• Sarah Patterson: ‘Descartes’s Appeal to Divine Veracity’
  • Thomas Pye: ‘Hume on English Liberty’
For details of the programme, see:
For further information, contact James Harris at:
There will be no charge, but please let us know if you are planning to attend the seminar.
We are grateful for financial support to the Scots Philosophical Association, the Institute of Intellectual History, the Department of Philosophy at St Andrews, Brill Academic Publishers, the British Society for the History of Philosophy, and ANR Anthropos (ENS Lyon).
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2016-2017 EURIAS Fellowship Programme Call for Applications

The European Institutes for Advanced Study (EURIAS) Fellowship Programme is an international researcher mobility programme offering 10-month residencies in one of the 16 participating Institutes: Berlin, Bologna, Budapest, Cambridge, Delmenhorst, Edinburgh, Freiburg, Helsinki, Jerusalem, Lyon, Marseille, Paris, Uppsala, Vienna, Wassenaar, Zürich. The Institutes for Advanced Study support the focused, self-directed work of outstanding researchers. The fellows benefit from the finest intellectual and research conditions and from the stimulating environment of a multi-disciplinary and international community of first-rate scholars.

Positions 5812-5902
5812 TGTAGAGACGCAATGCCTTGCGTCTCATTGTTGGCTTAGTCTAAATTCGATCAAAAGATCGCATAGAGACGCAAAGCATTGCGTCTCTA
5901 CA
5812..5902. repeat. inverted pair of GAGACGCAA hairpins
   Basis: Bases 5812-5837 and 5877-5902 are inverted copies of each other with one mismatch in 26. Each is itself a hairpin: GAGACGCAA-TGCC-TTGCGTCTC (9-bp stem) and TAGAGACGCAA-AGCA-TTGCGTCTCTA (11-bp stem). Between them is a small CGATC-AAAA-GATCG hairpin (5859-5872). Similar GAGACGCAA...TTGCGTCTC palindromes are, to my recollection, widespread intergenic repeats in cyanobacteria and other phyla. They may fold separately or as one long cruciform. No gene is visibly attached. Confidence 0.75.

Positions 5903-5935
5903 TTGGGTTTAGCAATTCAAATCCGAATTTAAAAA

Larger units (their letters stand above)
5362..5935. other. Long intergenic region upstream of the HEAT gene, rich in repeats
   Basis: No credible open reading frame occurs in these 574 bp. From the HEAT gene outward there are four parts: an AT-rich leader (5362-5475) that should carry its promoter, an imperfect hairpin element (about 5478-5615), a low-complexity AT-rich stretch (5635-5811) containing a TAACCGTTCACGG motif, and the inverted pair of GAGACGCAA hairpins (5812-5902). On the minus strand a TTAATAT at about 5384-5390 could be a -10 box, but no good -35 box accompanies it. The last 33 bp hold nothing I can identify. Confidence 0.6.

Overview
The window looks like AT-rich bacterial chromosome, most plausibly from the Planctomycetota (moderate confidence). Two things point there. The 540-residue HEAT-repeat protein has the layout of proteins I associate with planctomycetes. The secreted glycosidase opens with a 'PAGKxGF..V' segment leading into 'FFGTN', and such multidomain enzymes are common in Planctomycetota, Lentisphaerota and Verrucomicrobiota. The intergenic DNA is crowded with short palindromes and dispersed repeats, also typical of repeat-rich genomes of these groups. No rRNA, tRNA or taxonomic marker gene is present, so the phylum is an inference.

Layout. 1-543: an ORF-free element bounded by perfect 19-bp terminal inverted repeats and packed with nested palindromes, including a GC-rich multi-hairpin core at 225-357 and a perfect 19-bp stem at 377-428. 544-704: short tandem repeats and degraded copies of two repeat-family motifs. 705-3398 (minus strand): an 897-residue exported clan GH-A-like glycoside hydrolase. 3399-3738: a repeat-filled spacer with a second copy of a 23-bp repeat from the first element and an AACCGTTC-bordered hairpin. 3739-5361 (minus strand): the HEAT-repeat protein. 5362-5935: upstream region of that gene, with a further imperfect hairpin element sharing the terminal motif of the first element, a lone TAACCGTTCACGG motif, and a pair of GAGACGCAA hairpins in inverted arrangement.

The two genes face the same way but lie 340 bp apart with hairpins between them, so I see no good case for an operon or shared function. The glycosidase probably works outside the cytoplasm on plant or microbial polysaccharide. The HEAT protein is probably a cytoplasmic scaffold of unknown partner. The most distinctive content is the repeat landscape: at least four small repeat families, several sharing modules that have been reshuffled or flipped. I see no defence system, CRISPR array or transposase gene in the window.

EURIAS Fellowships are mainly offered in the fields of the humanities and social sciences but may also be granted to scholars in life and exact sciences, provided that their proposed research project does not require laboratory facilities and that it interfaces with humanities and social sciences. The diversity of the 16 participating IAS offers a wide range of possible research contexts in Europe for worldwide scholars.